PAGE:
Who is Chrystul Kizer? Black Woman's Case Under Spotlight After Kyle Rittenhouse Acquittal

Protesters in Kenosha, Wisconsin, are calling for attention to be paid to the case of Chrystul Kizer, a sex trafficking victim accused of killing her abuser when she was 17, following Kyle Rittenhouse's acquittal.

On Friday, Rittenhouse was found not guilty on all charges stemming from killing two men and wounding a third during the unrest that erupted after the shooting of Jacob Blake, a Black man, by a white police officer in Kenosha last year. Rittenhouse, who was 17 at the time, successfully argued that he had acted in self-defense.

Protesters who gathered to decry Rittenhouse's acquittal on Sunday also invoked Kizer's name, the Milwaukee Journal Sentinel reported.

Activists protest Kyle Rittenhouse acquittal
Activists protest the verdict in the Kyle Rittenhouse trial on November 21, 2021 in Kenosha, Wisconsin. Jim Vondruska/Getty Images

They argue that her case should have the same outcome as Rittenhouse's.

State Rep. David Bowen, a Democrat who is running for lieutenant governor, called on people to take up Kizer's cause with the same energy they put into those of Rittenhouse and Blake.

"I would see it as valuable for folks that were passionate around Rittenhouse to say, you know what, I'm going to support the freedom of a Black woman who was a minor in a situation where she was trying to escape from a clear history of abuse, and that she deserves to have the same type of focus, same type of resources raised, the same type of priority that was shown," he told Newsweek.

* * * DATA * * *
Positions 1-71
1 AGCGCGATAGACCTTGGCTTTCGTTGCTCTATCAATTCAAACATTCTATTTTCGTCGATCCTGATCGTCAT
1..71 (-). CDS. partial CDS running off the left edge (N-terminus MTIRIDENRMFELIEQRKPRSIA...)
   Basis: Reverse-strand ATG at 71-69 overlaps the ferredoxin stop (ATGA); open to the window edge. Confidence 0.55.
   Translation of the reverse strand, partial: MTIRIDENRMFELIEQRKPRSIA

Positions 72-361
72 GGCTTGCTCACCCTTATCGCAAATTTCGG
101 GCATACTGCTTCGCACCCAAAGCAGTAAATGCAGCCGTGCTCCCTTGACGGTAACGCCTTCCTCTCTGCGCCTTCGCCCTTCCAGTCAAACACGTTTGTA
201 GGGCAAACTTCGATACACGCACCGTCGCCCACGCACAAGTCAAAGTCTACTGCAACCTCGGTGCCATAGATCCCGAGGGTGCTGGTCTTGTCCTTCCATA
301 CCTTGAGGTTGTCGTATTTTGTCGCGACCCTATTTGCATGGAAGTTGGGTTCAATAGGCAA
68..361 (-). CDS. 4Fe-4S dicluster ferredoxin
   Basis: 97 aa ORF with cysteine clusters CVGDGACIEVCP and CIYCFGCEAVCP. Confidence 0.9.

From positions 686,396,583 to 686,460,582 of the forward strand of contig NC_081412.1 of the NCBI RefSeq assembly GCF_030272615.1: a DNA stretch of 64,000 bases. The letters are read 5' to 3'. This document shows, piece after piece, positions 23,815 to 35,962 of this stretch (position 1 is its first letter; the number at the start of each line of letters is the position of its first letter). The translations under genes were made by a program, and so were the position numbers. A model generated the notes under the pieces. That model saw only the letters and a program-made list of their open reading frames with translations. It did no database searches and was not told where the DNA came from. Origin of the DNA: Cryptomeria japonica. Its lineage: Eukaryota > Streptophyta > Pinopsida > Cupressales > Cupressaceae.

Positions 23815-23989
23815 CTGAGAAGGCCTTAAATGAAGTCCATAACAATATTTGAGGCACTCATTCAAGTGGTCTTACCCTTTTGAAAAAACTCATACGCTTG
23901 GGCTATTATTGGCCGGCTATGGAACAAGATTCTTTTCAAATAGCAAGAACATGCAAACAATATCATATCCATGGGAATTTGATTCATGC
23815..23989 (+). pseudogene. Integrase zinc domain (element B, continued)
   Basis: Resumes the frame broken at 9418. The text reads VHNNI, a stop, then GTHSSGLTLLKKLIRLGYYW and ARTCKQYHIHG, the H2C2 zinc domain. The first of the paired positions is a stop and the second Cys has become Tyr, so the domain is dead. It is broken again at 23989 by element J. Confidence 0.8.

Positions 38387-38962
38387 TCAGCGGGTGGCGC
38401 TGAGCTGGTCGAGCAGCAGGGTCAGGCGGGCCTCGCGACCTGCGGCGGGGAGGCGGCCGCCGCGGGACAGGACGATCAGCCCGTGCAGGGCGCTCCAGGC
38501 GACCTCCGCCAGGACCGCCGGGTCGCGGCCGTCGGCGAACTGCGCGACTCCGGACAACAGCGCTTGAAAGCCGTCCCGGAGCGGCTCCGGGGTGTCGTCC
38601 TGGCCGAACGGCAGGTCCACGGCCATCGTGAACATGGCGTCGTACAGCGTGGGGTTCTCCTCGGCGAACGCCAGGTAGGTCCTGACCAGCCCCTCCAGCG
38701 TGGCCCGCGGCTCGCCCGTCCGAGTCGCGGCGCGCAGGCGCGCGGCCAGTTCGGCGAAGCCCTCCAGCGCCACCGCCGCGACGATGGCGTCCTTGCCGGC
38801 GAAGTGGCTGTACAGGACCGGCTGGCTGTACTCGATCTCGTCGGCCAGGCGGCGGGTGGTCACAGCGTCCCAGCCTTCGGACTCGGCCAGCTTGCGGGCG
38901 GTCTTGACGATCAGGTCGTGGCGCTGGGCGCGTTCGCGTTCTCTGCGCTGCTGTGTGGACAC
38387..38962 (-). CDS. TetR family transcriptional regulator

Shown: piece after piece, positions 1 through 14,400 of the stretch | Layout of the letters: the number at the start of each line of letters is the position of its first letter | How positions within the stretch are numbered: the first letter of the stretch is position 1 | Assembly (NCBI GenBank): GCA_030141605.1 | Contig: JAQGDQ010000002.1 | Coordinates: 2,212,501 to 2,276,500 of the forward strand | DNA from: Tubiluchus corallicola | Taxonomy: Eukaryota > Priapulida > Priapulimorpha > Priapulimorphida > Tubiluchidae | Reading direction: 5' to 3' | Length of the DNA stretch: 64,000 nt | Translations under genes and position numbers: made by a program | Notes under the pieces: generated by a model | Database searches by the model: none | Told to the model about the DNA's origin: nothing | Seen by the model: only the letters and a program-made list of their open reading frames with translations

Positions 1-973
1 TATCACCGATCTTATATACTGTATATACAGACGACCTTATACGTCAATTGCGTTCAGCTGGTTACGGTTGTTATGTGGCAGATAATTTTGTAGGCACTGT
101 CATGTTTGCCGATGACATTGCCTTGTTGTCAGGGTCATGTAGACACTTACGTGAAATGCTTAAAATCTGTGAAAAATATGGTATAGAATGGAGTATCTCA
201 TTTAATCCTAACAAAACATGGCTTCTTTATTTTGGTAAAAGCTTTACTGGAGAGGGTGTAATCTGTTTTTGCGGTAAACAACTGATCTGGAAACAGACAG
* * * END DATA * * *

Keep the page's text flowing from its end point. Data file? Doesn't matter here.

"We have a chance to rally around an individual that is being wronged by the system. We need her freedom to be prioritized just as much as his."

Kizer is awaiting trial on charges in the 2018 killing of 34-year-old Randall Volar III. Prosecutors allege Kizer went to his home in Kenosha, shot him in the head, set his house on fire and stole his car. At the time of his death, Volar was under investigation for sex trafficking underage girls.

Prosecutors contend Kizer's killing of Volar was premeditated and that she wanted to steal from him, but her attorneys are arguing that she acted in self-defense. Wisconsin law provides an affirmative defense for any crime committed as a "direct result" of being trafficked, but it has never been argued in a homicide case.

A Kenosha County judge had ruled in 2019 that Kizer couldn't use that defense. But that decision was reversed earlier this year by an appellate court, which ruled that Kizer could argue her actions resulted from being trafficked. The Wisconsin Supreme Court is reviewing the decision.

Julius Kim, an attorney and former criminal prosecutor in Wisconsin, told NPR that invoking an affirmative defense shifts the burden of proof onto the prosecution.

If the defense proves Kizer was a sex trafficking victim, then it falls on the state to "prove beyond a reasonable doubt that either she wasn't a victim of human sex trafficking or that the crime that she committed was not a direct result of that human sex trafficking," Kim said.

Kizer was released from jail in June last year after the Chicago Community Bond Fund and other supporters raised money to post her $400,000 bond.

A Change petition calling for the charges against her to be dropped has amassed more than 1.4 million signatures.

Update at 4.40 a.m. ET on 11/24/21: This article has been updated with comment from State Rep. David Bowen.